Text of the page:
Highlights from the House of Lords digital understanding debate


On 7th September, our founder and executive chair Martha Lane Fox moved a debate in the House of Lords — her first since 2014. The topic was:

That this House takes note of the case for improved digital understanding at all levels of United Kingdom society.

(You can read the full text of Martha’s speech here, or get an intro to digital understanding here.)

34 members of the Lords spoke that day, including a composer, a neuroscientist, the Astronomer Royal, a filmmaker, a bishop and Alan Sugar. Here are some of the highlights.

Culture and values

How can digital understanding help us build a 21st century Britain?

  • Lord Knight of Weymouth talked about how people deserve to know what kind of rules they’re subject to — whether that’s laws passed by the government or terms and conditions from companies.
  • Baroness Kidron called out the “awkward tension” between tech that helps society and tech companies that avoid doing their due diligence. In order to protect our values, she argued, we have to first figure out what they are.
“Technology is neutral, but its culture is not.” — Beeban Kidron, Baroness Kidron
  • Lord Giddens talked about how we need to remember our humanity amidst all our technological marvels. “It is a whole new world,” he said, “which we are being plunged into at almost the speed of light”.
  • Baroness Worthington brought up the rise of fake news and hypertargeted advertisements on our culture — especially on our confirmation biases.


What role should digital understanding play in making policies that are fit for the future?

  • Lord Kirkwood of Kirkhope called for a collective within the Lords to build their own digital understanding, noting that it’s not fair to legislate digital-first solutions if you yourself can’t understand how to use them.
  • The philosopher Baroness O’Neill of Bengarve focused on regulations. Although recognising there still exist “cyber romantics”, as she called them — people who believe in an entirely unrestrained internet — she spoke out in favour of sensible regulation not rooted in any one country or set of political values.
“Freedom of expression, online as offline, is a qualified right.” — Onora O’Neill, Baroness O’Neill of Bengarve
  • Baroness Harding of Winscombe (a Doteveryone trustee) used driverless cars as an example of how much regulation we’ll need to develop in the future. New forms of technology need new regulation in order to bring them successfully into society.
  • Baroness Finn reminded the Lords about the work GDS is doing, and warned them about sliding backwards into old ways of thinking and working.
  • Lord Scriven bemoaned “the lack of a design-led and innovation culture”, and talked about how digital understanding needs to incorporate modern approaches to public service design and delivery.
  • Lord Clement-Jones reminded the Lords of the Lib Dems’ call for a Digital Bill of Rights.


What physical structures do we need in place to build digital understanding?

  • Earl Cathcart and Baroness Murphy pointed out that although there is investment in high-speed broadband, more rural parts of the country still lack even basic connection speeds.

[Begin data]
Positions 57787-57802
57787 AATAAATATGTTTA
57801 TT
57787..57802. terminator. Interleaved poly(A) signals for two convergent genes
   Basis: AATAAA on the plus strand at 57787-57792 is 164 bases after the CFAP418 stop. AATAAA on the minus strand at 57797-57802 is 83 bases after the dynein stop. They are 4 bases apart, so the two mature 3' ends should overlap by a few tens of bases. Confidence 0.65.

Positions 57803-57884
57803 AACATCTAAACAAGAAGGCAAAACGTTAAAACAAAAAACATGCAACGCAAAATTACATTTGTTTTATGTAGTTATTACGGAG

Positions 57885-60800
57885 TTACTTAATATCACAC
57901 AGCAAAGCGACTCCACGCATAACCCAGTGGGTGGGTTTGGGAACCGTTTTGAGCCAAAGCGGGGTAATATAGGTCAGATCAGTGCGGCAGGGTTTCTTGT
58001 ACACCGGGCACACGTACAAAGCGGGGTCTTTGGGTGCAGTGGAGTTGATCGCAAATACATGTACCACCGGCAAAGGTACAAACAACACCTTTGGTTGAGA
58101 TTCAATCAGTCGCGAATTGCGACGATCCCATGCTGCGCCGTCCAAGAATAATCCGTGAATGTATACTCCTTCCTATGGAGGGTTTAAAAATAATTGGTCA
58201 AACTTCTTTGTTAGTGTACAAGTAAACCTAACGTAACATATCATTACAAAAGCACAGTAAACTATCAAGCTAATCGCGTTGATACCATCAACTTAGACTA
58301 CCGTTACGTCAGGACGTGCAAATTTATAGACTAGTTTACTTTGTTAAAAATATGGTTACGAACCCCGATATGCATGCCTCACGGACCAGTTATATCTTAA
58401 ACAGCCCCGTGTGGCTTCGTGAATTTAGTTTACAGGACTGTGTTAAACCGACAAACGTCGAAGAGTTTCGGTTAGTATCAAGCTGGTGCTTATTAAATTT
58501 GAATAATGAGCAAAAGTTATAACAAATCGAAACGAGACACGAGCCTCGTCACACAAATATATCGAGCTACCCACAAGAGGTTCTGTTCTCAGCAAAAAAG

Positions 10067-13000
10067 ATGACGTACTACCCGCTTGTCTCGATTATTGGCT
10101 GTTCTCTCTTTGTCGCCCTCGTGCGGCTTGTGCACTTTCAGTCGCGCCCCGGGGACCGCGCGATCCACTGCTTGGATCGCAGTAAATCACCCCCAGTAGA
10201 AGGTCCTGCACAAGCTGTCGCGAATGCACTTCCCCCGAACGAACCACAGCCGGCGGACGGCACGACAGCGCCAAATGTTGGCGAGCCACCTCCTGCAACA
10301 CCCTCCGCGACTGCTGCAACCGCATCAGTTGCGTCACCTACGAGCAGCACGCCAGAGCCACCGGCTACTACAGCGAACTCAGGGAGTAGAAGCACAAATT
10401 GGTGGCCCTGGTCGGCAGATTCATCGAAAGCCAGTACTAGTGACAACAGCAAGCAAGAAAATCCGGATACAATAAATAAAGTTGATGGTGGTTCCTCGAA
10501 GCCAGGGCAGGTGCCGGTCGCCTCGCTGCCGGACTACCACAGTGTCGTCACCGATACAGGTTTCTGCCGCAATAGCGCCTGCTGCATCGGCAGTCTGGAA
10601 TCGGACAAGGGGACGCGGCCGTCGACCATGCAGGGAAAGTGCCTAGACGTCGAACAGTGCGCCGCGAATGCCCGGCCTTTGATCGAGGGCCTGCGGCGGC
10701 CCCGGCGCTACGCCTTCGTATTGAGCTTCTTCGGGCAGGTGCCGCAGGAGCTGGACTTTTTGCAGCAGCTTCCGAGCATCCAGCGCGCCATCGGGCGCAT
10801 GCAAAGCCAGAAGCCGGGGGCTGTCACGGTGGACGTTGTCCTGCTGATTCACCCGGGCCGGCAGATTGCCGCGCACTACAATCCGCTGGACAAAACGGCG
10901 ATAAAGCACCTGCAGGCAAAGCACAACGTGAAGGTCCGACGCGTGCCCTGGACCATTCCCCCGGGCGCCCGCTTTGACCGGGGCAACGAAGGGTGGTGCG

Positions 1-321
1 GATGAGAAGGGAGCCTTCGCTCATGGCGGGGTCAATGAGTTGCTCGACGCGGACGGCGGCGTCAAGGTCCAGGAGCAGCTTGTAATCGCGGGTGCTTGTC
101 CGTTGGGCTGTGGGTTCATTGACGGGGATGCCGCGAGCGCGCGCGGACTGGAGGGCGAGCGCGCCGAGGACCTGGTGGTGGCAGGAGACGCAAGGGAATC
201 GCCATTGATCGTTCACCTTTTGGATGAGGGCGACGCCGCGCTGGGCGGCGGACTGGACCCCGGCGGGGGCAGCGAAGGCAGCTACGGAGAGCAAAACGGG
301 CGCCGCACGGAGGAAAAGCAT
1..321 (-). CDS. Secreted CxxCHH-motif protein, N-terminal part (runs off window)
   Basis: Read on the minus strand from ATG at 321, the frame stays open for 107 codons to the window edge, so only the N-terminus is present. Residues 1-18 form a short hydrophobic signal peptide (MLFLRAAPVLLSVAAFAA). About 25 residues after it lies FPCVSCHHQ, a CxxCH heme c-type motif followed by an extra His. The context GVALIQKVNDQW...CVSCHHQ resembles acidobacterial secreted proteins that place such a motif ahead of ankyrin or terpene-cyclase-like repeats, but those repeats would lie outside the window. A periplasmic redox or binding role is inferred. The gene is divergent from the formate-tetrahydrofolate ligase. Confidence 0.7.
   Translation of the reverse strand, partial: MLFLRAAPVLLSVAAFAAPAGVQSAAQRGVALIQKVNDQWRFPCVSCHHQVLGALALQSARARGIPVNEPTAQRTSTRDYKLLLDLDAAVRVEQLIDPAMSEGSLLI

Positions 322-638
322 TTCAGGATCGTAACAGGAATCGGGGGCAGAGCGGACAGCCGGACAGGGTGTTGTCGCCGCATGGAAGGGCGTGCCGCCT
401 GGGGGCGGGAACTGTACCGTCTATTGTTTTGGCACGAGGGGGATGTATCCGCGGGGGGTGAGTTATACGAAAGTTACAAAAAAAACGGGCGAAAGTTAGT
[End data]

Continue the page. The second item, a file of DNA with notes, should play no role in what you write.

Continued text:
• Lord Mair, an engineer, talked about how it’s not just new builds that can benefit from tech; internet-enabled sensors can help protect the country’s existing bridges and tunnels, alerting us when they’re under stress.


How can understanding help us build a digital society for everyone?

  • The Lord Bishop of St Albans brought up how the pace of digitisation risks leaving the marginalised even further behind. He called for the government to help communities get access to high-speed internet — not simply the right to request it.
  • Lord Addington, a disability campaigner, pointed out the importance of designing for all — especially those with blindness, low vision and learning disabilities that make reading difficult.


How can digital understanding help keep us safe?

  • Baroness Jones of Moulsecoomb focused on safety, both online and off. That means both getting the police ready to fight cybercrime and preventing situations like the Met using controversial facial recognition technology to find criminals.
  • Lord Stevenson of Balmacara called for more digital understanding around our personal data — who controls it, where it’s stored and how it’s shared.

Skills and training

How do digital skills and digital understanding connect?

  • More than half of Lords speaking mentioned the importance of education and training, both in school and throughout life.
  • Lord Baker of Dorking said any government digital strategy would be “undermined” if we can’t manage to fill our skills gap.
  • Lord Patel talked about how an NHS able to take advantage of technology-enabled care can drive lower costs and better outcomes for patients.

Response from the minister

What does the government have to say about digital understanding?

  • In his response, DDCMS’s Parliamentary Under-Secretary Lord Ashton of Hyde referenced three of the government’s goals for building a digital Britain: strengthening the digital economy, continuing to emphasise skills and making Britain the safest place to be online. He also noted the government’s plans for a data use and ethics board.
  • Because the debate ran long, the minister wasn’t able to address all questions immediately. He pledged to follow up with all those who hadn’t had their questions answered.

Highlights from the digital understanding debate was originally published in Doteveryone on Medium, where people are continuing the conversation by highlighting and responding to this story.